Secretary of State John Kerry says the United States and Russia have agreed to press for the reinstatement of a nationwide ceasefire in Syria. Kerry addressed reporters.
Secretary of State John Kerry: “Now, as I said before when we were in Vienna, these are words on a piece of paper, they are not actions. But they are a commitment by Russia to, in fact, limit the Syrian regime from its ability to fly in civilian-occupated areas, as well as to work with the commanders on the ground, in order to try to deliver stability and a reaffirmation of the cessation of hostilities.”
The Syrian military meanwhile said it would extend for two days a ceasefire confined to the embattled city of Aleppo and its surrounding areas. Violence has continued in the area despite the truce.
The Pentagon says an airstrike by the U.S.-led coalition has killed a senior ISIS official in Iraq. Officials said the strike on Friday killed Abu Wahib, identified as the chief military official of ISIS in Anbar province. It hit a vehicle carrying Wahib and three other people described by the U.S. as ISIS members. Pentagon spokesperson Peter Cook said, “It is dangerous to be an ISIL leader in Iraq and Syria these days, and for good reason.”
Brazil’s Senate has forged ahead with impeachment proceedings against President Dilma Rousseff, despite an earlier move by the interim house speaker to derail the process. The previous house speaker, Eduardo Cunha, had led the bid to oust Rousseff, before he himself was suspended over corruption. On Monday, his replacement, Waldir Maranhão, sought to annul the lower house’s vote in favor of impeachment charges, citing procedural flaws.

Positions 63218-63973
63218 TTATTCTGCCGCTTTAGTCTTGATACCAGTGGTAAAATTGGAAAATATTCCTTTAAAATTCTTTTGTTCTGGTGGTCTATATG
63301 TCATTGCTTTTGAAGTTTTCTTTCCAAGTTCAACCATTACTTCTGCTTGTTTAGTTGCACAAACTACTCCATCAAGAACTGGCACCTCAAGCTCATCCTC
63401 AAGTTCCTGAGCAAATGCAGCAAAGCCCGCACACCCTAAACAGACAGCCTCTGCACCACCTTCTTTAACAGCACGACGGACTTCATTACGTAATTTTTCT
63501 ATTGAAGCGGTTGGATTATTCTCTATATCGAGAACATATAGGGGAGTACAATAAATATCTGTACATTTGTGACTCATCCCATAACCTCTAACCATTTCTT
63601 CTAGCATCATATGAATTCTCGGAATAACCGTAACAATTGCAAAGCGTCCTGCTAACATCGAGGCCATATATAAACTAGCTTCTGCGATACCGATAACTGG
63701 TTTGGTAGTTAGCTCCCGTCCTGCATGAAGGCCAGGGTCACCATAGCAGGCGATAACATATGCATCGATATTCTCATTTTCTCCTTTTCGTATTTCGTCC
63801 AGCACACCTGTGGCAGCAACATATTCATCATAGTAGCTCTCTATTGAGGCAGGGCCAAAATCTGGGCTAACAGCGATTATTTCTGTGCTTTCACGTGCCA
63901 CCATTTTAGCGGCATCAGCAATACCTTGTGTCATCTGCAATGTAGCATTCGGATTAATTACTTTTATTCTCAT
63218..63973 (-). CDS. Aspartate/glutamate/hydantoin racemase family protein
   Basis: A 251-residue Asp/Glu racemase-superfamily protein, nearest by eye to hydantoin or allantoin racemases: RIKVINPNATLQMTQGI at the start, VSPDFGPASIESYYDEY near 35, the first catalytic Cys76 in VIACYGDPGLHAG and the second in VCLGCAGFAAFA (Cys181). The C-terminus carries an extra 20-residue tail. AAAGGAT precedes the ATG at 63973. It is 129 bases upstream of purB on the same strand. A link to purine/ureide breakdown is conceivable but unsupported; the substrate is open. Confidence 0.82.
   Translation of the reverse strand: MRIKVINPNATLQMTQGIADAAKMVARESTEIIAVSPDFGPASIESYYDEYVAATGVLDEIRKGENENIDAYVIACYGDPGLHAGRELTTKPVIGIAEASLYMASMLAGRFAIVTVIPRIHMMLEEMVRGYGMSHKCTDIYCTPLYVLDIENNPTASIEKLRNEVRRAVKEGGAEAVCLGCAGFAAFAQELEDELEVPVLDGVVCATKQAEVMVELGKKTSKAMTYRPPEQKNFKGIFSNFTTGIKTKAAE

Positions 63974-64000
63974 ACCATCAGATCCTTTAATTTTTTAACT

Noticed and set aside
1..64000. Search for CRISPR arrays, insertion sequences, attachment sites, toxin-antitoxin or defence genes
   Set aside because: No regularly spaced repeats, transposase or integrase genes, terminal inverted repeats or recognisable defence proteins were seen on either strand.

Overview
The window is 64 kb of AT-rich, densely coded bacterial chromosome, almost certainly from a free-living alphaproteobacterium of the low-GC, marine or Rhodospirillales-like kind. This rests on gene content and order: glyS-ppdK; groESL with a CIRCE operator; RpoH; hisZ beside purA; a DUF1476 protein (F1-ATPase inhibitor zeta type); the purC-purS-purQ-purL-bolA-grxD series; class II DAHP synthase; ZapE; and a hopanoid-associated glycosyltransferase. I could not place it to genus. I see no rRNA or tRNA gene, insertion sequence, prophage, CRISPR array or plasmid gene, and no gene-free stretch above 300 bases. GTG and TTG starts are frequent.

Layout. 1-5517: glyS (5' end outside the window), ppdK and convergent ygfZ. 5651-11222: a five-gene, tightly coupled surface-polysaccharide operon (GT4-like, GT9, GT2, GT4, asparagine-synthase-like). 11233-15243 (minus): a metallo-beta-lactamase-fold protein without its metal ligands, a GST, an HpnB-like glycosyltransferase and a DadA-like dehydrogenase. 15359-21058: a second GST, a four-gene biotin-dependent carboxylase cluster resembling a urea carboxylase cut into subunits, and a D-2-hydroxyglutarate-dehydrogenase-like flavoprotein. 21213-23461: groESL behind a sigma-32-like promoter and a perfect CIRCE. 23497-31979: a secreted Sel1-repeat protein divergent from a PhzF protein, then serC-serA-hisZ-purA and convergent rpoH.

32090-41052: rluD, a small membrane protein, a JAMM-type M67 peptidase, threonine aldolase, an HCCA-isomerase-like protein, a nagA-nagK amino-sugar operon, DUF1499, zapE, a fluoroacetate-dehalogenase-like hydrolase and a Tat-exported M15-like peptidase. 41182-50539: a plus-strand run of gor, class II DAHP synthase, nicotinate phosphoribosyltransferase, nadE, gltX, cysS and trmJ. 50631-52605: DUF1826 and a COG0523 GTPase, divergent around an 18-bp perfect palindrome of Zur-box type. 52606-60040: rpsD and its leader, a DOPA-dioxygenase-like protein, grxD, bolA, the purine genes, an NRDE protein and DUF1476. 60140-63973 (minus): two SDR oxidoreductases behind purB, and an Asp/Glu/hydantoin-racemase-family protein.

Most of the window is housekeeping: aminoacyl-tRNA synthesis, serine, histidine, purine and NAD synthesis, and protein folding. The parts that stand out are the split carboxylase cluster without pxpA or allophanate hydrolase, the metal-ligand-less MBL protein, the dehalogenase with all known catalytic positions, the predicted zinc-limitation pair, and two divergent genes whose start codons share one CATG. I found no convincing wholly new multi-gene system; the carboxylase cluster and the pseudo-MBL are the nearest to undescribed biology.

Waldir Maranhão: “I am aware that this is a delicate moment. We have the duty to save democracy through debate. We are not and will not be playing with democracy.”
But the speaker apparently reversed course in the middle of the night, releasing a statement revoking his decision, without explanation. The Senate appears poised to vote Wednesday on whether to put Rousseff on trial; if a majority side against her, she would be suspended. Rousseff has been accused of tampering with government accounts to conceal budget shortfalls. She has accused her right-wing opponents of mounting a coup.
In the Philippines, Rodrigo Duterte has declared victory in the presidential election and vowed to rewrite the constitution. Duterte won the election despite periodically admitting to his role in death squads, joking about the gang rape of an Australian missionary, and pledging to kill tens of thousands of people. He’s been dubbed the Filipino “Trump.” Meanwhile, the Philippines has also elected its first openly transgender politician. Geraldine Roman will serve in the House of Representatives.
Canada has announced it will back a United Nations declaration to protect the rights of the world’s more than 370 million indigenous peoples. Four countries opposed the declaration when it was first adopted by the U.N. General Assembly in 2007: Australia, New Zealand, Canada and the United States. Canada is the last of the four to finally embrace the statement; the United States signed on in 2010.